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Tuesday, April 9, 2013

The Trip To The Museum, parts 1442 - 1445

1442. Agnes was not sure what the secretary intended to do with her ear, but from her experience in school, she imagined that her ear would be conducted to the museum's equivalent of the principal's office, where it would receive a reprimand, and then a call would be placed to her parents.

1443. If you have been led someplace by the ear then probably you remember that it puts you in a position where, although you can't stand upright, nevertheless, you are compelled to try and walk as best you can, limping and hobbling along. Although the journey by pulled ear my not last very long, nevertheless it is conducive to a very rapid and deep thought processes.

1444. In a moment all of the injustices of human history seem to come flooding into your brain; entire scenes of the Spanish Inquisition and the Salem Witch trials flash before your mind. Stumbling down the museum's marble steps trying to keep from falling, Agnes felt a connection to all those who have ever been unjustly accused of crimes they not only did not commit, but didn't even know were crimes.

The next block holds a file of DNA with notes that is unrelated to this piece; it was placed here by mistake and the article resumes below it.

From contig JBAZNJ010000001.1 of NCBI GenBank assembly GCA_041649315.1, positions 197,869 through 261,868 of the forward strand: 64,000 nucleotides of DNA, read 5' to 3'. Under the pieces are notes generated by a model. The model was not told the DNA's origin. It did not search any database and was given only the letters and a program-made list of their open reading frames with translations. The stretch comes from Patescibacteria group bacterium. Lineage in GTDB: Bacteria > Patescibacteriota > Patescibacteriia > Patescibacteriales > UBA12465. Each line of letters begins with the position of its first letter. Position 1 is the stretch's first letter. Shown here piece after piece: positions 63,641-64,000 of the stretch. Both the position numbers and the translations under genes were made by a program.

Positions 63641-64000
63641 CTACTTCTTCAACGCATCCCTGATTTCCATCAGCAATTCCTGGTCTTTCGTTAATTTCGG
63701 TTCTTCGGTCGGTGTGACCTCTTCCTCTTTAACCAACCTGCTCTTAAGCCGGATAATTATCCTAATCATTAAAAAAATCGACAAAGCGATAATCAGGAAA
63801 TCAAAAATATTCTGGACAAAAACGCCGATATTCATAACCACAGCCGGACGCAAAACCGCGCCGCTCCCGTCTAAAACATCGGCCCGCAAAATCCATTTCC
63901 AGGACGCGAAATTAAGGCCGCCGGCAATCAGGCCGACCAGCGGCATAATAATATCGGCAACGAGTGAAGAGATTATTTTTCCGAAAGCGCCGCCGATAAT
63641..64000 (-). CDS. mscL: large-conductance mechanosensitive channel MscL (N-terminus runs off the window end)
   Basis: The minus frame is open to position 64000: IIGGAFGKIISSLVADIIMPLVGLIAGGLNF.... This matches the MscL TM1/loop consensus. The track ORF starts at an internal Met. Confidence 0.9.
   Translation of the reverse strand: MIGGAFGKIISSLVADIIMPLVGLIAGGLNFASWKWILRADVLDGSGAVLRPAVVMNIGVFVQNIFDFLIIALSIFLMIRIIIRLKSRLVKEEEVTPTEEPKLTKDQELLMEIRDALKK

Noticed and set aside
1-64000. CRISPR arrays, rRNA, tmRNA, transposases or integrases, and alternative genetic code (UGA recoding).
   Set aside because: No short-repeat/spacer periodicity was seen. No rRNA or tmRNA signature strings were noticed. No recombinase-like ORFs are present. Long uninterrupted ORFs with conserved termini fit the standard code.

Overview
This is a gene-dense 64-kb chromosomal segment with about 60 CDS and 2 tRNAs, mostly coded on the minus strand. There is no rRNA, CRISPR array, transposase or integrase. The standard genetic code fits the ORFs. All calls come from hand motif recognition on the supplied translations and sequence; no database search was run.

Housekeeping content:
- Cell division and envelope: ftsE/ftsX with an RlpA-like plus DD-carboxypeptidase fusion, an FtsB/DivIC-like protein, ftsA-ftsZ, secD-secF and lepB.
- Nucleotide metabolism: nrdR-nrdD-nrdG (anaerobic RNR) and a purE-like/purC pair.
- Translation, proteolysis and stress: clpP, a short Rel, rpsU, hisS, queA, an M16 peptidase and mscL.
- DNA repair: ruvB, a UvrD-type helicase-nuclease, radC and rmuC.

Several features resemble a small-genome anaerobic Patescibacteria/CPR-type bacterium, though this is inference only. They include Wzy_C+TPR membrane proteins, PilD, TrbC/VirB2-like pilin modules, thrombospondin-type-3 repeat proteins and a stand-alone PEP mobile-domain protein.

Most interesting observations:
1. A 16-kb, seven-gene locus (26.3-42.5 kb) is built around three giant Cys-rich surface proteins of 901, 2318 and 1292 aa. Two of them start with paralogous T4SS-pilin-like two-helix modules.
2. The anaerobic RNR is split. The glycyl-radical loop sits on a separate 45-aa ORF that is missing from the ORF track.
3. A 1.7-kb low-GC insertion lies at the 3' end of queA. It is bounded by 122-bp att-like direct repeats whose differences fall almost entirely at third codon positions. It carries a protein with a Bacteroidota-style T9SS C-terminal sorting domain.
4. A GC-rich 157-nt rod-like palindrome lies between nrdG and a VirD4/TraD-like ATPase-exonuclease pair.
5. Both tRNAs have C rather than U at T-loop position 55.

1445. It is being pulled by the ear by some idiot in a position of authority that surely gave rise to the Magna Carta. It is not that the Magna Carta was written immediately after the ear pulling, the document my have been written many decades after the event. It is the unjust punishment administered in a humiliating way that makes a person desire to upend society as they know it, and replace it with something else; anything else will usually suffice. 

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